Today's contribution from the Happy Place comes from the fields of paleontology and evolutionary biology, two disciplines that are near and dear to my heart. While my educational background is kind of all over the map (less charitable sorts have called it "a light year across and an inch deep"), evolutionary biology has been something of a passion of mine for ages. In getting my teaching certificate, I did as many courses as I could that focused on such things as population genetics, cladistics, and the origins of life, so I have come to think of that as being more or less my specialty within the field.
The discovery that spurred today's post comes from northeastern China, where two new species of mammal were uncovered (literally and figuratively) -- Maiopatagium and Vilevolodon. These species were probably closely related, and appear to have been small tree-dwellers who had flaps of skin that ran from the outsides of the front legs to the outsides of the hind legs, so that when necessary, they could jump from a tree branch, fling their limbs outward, and glide like a living kite.
[image courtesy of study leader Zhe-Xi Luo of the University of Chicago]
What I think is coolest about all of this -- besides the fact that ancient animals are simply inherently cool -- is that it's further evidence of the fact that similar selective pressures often result in separate lineages that happen upon the same "solutions" to evolutionary problems. This is called convergent or parallel evolution, and one of the best examples of this is the evolution of flight and/or gliding. Taking to the air has apparently evolved over and over again, resulting in the most familiar flying groups -- birds, insects, and bats -- but also in...
and the aforementioned flying squirrels:
... the latter of which were studied extensively by noted scientists Boris Badinov and Natasha Fatale.
And now, we can add two more to the list, a pair which (like all the rest) evolved aerobatics completely independently of all the others.
Anyhow, the whole thing illustrates a fundamental rule of biology, which is that there are a limited number of powerful evolutionary drivers (the most important being finding food, not getting turned into food, avoiding the vagaries of the environment you're in, and finding a mate), and a limited number of solutions to those drivers in the real world. So it's inevitable that the same kinds of structures and behaviors will evolve over and over, even in groups that aren't very closely related. What is most remarkable about this particular discovery, however, is how early the innovation of gliding in mammals evolved -- back when the whole mammalian clade had barely gotten started, and the dinosaurs still had 95 million years left before a giant meteor strike ended their hegemony.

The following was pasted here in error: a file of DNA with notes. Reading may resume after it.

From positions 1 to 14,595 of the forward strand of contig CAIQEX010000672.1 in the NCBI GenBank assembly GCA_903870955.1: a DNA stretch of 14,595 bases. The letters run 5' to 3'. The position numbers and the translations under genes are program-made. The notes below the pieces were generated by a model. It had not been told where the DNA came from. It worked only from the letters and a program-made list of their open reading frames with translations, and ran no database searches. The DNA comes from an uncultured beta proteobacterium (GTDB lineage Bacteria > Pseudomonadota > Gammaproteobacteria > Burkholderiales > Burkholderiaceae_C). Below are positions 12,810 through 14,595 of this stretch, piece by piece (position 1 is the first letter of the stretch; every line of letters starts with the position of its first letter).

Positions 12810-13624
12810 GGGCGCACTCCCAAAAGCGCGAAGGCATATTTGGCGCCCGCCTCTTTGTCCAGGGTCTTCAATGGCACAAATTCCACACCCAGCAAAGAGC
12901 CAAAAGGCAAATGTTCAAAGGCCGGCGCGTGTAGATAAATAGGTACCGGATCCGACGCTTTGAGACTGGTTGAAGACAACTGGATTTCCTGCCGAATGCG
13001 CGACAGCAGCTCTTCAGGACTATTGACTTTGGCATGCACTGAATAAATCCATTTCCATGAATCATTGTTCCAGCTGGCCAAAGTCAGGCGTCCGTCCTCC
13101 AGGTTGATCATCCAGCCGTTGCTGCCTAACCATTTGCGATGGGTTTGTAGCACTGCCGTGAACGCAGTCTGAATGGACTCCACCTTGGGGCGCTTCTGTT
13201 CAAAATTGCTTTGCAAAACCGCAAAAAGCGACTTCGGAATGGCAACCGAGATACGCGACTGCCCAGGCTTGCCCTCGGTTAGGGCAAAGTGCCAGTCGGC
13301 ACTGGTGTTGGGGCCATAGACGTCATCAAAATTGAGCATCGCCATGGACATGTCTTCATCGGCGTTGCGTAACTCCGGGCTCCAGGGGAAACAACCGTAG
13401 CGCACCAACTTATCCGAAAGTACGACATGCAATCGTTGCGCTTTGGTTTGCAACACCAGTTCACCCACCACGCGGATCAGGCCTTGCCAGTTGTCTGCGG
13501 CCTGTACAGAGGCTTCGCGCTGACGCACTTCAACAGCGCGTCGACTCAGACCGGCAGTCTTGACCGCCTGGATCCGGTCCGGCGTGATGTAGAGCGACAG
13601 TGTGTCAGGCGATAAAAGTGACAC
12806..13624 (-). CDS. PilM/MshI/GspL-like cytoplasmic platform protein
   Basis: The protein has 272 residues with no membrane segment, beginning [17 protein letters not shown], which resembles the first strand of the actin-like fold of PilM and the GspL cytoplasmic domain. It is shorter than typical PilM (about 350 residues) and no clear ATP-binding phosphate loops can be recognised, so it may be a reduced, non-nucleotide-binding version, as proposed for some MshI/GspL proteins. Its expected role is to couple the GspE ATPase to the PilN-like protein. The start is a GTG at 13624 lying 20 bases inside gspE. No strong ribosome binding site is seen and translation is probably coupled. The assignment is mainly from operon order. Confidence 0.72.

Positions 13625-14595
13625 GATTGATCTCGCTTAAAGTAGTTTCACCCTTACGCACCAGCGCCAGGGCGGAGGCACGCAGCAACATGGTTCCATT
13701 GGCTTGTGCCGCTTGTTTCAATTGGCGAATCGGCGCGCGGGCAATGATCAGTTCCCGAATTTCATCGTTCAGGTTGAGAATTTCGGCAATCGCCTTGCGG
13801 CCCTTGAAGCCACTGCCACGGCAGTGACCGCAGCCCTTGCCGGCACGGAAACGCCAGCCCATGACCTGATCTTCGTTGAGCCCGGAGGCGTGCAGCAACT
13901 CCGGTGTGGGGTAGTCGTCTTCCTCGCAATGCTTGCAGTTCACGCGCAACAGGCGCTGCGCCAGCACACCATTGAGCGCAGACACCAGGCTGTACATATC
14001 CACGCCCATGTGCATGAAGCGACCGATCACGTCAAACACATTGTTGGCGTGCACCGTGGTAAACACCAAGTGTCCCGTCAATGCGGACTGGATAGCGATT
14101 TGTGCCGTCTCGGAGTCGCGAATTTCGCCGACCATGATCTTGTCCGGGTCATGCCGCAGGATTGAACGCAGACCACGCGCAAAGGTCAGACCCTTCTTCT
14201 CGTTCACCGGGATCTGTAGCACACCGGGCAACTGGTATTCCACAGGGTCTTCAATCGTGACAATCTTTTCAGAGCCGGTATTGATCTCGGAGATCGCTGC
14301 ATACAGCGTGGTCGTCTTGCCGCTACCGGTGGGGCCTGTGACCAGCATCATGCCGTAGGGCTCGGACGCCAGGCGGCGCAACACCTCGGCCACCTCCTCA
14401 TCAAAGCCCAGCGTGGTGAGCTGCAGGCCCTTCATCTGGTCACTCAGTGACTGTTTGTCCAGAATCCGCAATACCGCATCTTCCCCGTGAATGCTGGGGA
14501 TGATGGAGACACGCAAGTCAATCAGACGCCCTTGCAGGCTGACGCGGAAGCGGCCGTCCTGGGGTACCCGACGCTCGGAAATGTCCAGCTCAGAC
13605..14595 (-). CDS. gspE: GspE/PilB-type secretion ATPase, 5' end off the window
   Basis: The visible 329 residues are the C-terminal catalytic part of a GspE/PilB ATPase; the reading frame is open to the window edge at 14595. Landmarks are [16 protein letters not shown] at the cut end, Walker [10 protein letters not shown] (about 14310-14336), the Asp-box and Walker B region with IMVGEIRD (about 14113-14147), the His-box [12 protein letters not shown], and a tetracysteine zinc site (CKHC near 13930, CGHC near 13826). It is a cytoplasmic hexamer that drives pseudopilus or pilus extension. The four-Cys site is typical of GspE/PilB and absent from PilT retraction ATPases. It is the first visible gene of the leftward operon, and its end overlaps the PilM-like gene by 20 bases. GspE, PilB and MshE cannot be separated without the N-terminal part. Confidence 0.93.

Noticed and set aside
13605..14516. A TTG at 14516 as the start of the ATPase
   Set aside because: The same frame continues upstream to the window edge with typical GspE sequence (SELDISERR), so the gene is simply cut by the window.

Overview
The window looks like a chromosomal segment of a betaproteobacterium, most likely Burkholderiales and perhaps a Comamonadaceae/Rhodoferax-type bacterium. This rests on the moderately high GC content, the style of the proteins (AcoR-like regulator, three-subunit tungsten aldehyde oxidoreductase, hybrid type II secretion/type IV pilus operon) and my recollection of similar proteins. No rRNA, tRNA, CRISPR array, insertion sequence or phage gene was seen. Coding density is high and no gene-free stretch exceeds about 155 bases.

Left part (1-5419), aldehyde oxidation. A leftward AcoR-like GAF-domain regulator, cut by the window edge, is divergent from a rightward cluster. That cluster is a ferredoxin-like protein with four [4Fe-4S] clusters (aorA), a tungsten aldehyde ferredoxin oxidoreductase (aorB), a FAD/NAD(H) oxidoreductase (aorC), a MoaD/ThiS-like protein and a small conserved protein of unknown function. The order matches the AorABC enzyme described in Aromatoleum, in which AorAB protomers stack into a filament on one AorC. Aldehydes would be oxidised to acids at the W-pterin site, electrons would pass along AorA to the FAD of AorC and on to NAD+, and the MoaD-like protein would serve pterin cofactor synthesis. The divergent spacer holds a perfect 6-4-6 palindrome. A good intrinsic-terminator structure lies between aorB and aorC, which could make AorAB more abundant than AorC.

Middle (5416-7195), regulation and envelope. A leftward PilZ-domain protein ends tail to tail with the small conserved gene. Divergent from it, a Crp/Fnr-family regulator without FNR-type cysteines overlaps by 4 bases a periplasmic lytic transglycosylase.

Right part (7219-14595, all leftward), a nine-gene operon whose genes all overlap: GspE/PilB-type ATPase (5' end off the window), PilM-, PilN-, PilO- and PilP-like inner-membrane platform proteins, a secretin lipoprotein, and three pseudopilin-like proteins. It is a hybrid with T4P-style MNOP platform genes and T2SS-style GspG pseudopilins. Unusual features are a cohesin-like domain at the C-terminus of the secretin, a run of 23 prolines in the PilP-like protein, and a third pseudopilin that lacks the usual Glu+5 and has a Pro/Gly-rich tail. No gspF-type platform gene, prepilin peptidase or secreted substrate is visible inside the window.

And all of this ties into another field I'm fascinated with, which is exobiology -- the study of alien species. At the moment, the number of available samples to study is zero, so we're left speculating based on what we have here on our home planet. But the fact that we see the same sorts of patterns cropping up again and again -- bilateral symmetry, organs for sensing light and sound, defensive and offensive weapons, and adaptations for rapid locomotion -- is a pretty sound argument that when we do come across life on other planets, it will probably have some striking similarities to what we see here on Earth.
So that's our cool scientific discovery of the day, courtesy of a research team working in China. And unfortunately I need to wrap up this post, which means I have to leave my Scientific Happy Place and return to the real world, at least for a little while. Maybe I'll luck out and there'll be other fun and fascinating discoveries announced soon so that I can read something other than the news, which is more and more making me wonder if it might not be time for another giant meteor to press "reset" on the whole shebang.